ModeratePoli said...

Look, @Love, I think you're cherry-picking the brackets, and even then, there is a minute difference in percentage of the reduction. And still that doesn't take into account how much more of an effect payroll taxes have on lower earners.

You still have addressed the info in my links and those calculations, which indicate that higher income earners see a significantly high increase in taxes than lower earners. Why won't you talk about that evidence? Huh? If the Bush tax cuts really did more for the lower brackets, why doesn't it show up in those calculations? Can you explain that?

I have to be suspicious when you ignore that evidence. You don't talk about the cuts in dividend and capital gains taxes, either.

I have to wonder whether you know what honesty is. To me, you look like someone trying desperately to push a weak argument because you can't stand the idea that maybe the Bush tax cuts benefited high earners more. Honesty includes admitting where you're weak and taking your lumps. Show courage and humility and do that.

Finally, I have to say that you can't use the screen name you just chose. I already have someone with that screen name @truth. Besides, you haven't earned it. I'll call you Bob until you choose something appropriate.

This may be harsh, but you need to hear it. I don't want to have to repeat it. I honor honesty, and I expect other commenters to do the same. You need to demonstrate that honesty or you don't belong here.

If you really believe the Bush tax cuts were as good for the lower earners, you may need to question that belief and be ready to change your mind based on the evidence. If you can't question your beliefs, you're not rigorous enough to comment here.

/lecture. I'm worn out.

Bob said...

The cuts in dividends and capital gains are captured in the IRS historical data. But I don't know what level of income and capital gains your sources are assuming in their projections for next year to be able to opine if it's reasonable (do you?)

How am I cherry picking the brackets? I am open to questioning my beliefs but don't understand why you wouldn't think the IRS data is better evidence. And please have a basis for accusing someone of cherry picking, rather than throwing out such claims. Maybe show me how the historical data supports your claim. Your "evidence" is a projection over a time period that isn't directly relevant. I am suggesting you look at the actual historical data. And as for payroll taxes, the Bush tax cuts didn't impact the payroll tax, so I don't see why you would consider that (or state/local taxes) when seeing who benefitted more from the Bush tax cuts. And your links aren't evidence, since they compare the increase in what people pay today versus what they might pay next year. And they were prepared by left leaning think tanks so you need to question their motives as they prepare their assumptions. Plus you're forgetting about the millions of people who used to pay taxes prior to the Bush tax cuts and now thanks to the slashing of their tax rate and extra deductions/credits no longer pay taxes.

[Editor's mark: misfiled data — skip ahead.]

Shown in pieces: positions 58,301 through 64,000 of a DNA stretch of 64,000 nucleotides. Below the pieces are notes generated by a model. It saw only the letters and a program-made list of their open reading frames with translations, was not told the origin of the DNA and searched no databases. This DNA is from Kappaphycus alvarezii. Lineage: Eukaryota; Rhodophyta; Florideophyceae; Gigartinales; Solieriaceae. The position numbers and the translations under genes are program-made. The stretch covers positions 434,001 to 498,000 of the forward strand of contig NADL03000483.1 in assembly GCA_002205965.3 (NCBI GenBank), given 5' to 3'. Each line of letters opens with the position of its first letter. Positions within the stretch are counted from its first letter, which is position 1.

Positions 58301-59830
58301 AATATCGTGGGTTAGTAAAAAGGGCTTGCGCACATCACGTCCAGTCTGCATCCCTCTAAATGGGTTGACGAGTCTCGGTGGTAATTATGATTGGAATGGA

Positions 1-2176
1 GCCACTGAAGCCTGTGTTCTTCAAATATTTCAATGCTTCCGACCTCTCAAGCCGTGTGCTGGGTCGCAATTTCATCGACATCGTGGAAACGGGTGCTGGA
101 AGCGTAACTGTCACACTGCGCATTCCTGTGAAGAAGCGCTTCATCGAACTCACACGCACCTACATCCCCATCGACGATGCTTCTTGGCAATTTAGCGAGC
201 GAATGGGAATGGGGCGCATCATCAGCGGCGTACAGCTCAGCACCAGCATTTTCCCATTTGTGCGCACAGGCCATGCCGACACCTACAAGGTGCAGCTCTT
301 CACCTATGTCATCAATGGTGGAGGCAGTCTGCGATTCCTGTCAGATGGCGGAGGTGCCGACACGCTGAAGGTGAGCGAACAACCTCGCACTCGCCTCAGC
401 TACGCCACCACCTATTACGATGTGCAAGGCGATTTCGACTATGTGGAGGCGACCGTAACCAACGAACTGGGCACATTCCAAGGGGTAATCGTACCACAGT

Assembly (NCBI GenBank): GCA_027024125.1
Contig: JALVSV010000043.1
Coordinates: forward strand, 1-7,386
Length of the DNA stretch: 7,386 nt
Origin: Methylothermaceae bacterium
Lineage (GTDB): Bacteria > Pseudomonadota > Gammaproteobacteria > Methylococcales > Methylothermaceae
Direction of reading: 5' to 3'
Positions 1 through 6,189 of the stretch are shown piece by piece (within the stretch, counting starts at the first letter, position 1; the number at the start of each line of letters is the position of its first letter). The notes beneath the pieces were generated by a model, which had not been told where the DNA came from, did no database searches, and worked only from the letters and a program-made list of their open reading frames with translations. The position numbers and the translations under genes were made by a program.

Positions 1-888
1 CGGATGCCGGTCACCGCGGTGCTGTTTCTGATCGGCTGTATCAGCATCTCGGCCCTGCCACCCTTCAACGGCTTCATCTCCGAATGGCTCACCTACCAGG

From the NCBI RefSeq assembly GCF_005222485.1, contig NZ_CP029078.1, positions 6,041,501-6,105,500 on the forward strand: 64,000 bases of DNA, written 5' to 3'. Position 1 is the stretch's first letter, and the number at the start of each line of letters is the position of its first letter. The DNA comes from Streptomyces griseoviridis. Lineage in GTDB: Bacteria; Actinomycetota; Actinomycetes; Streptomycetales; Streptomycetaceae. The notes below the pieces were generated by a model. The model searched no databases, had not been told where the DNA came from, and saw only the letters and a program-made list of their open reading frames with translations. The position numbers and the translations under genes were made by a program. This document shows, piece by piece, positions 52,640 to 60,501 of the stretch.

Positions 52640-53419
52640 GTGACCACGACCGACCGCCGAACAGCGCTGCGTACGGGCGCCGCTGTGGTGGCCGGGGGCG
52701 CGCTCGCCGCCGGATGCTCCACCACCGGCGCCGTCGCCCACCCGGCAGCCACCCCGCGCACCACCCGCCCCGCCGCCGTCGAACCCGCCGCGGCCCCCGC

ModeratePoli said...

@Bob, I'm worn out. I checked my sources. Brookings did some of the calculations, but they passed muster and were published in the Wall Street Journal. Besides, it's not hard math. If I wanted to waste my time, I'd get out my calculator and checked that they haven't done any tricks. One of my sources is sounds like a shill to me.

Why isn't running 2012 numbers through the rates that start in 2 days not good enough for you? It's simple and direct. It doesn't have confounding issue that tax data has-- such as effects of grouping people, income differences in better years, etc.

You've given me no reasons to reject my sources, you haven't refuted their info, you haven't checked their calculations. How much work am I supposed to do for a point you're trying to make?

Run some cases comparing 2012 and 2013 tax rates, then show me. Otherwise, you haven't made your case, yet again. I'm unconvinced, and I've stated my reasons why. I'm not going to try to convince you. If you like your data better, fine, go with it, it's your choice.

Bob said...

Because there's AMT, new healthcare legislation, etc. that are also included in the article you cite which have nothing to do with the Bush tax cuts. Why not just look at the historical IRS data from before and after the Bush tax cuts were put in place?

ModeratePoli said...

@Bob, Why not look at IRS data? Because of confounding factors, as I listed. Do you have an answer for why the calculations in my cited sources aren't OK? If you don't like those, find some head-to-head comparison of 2001 tax rates vs. 2005 effective tax rates on same case data.

I've been waiting for a substantive answer. SHOW ME SOME SIMPLE MATH. It can't be that hard.

And don't whine that I don't like your evidence. It's getting tiresome, Bob.

Bob said...

Yes, I have an answer, because your article includes AMT, new Medicare taxes, other Obama measures, etc. Those are all extraneous too.